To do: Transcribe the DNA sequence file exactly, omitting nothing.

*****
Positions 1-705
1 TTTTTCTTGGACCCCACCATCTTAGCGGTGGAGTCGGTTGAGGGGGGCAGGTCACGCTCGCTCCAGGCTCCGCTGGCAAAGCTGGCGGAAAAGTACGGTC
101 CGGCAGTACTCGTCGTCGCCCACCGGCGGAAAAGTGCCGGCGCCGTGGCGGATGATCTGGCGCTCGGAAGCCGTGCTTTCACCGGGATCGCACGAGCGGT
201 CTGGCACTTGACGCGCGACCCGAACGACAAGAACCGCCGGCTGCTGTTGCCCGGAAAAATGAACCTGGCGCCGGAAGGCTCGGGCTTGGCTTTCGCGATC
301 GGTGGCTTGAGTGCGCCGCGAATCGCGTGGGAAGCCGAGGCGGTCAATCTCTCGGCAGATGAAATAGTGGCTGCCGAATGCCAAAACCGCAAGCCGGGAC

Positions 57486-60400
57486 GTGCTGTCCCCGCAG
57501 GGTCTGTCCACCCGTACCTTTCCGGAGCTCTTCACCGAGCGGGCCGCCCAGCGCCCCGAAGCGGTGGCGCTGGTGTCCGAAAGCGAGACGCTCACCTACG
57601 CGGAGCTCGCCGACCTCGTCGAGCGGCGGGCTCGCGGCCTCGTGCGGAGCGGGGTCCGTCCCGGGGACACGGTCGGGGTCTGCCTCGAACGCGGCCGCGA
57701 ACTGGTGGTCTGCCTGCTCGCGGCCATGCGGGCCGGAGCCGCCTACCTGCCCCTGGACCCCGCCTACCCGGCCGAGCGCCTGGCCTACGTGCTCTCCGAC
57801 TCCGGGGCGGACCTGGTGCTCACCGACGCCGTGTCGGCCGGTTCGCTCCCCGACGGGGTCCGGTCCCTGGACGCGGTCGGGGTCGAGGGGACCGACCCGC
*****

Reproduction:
Positions 1-705
1 TTTTTCTTGGACCCCACCATCTTAGCGGTGGAGTCGGTTGAGGGGGGCAGGTCACGCTCGCTCCAGGCTCCGCTGGCAAAGCTGGCGGAAAAGTACGGTC
101 CGGCAGTACTCGTCGTCGCCCACCGGCGGAAAAGTGCCGGCGCCGTGGCGGATGATCTGGCGCTCGGAAGCCGTGCTTTCACCGGGATCGCACGAGCGGT
201 CTGGCACTTGACGCGCGACCCGAACGACAAGAACCGCCGGCTGCTGTTGCCCGGAAAAATGAACCTGGCGCCGGAAGGCTCGGGCTTGGCTTTCGCGATC
301 GGTGGCTTGAGTGCGCCGCGAATCGCGTGGGAAGCCGAGGCGGTCAATCTCTCGGCAGATGAAATAGTGGCTGCCGAATGCCAAAACCGCAAGCCGGGAC

Positions 57486-60400
57486 GTGCTGTCCCCGCAG
57501 GGTCTGTCCACCCGTACCTTTCCGGAGCTCTTCACCGAGCGGGCCGCCCAGCGCCCCGAAGCGGTGGCGCTGGTGTCCGAAAGCGAGACGCTCACCTACG
57601 CGGAGCTCGCCGACCTCGTCGAGCGGCGGGCTCGCGGCCTCGTGCGGAGCGGGGTCCGTCCCGGGGACACGGTCGGGGTCTGCCTCGAACGCGGCCGCGA
57701 ACTGGTGGTCTGCCTGCTCGCGGCCATGCGGGCCGGAGCCGCCTACCTGCCCCTGGACCCCGCCTACCCGGCCGAGCGCCTGGCCTACGTGCTCTCCGAC
57801 TCCGGGGCGGACCTGGTGCTCACCGACGCCGTGTCGGCCGGTTCGCTCCCCGACGGGGTCCGGTCCCTGGACGCGGTCGGGGTCGAGGGGACCGACCCGC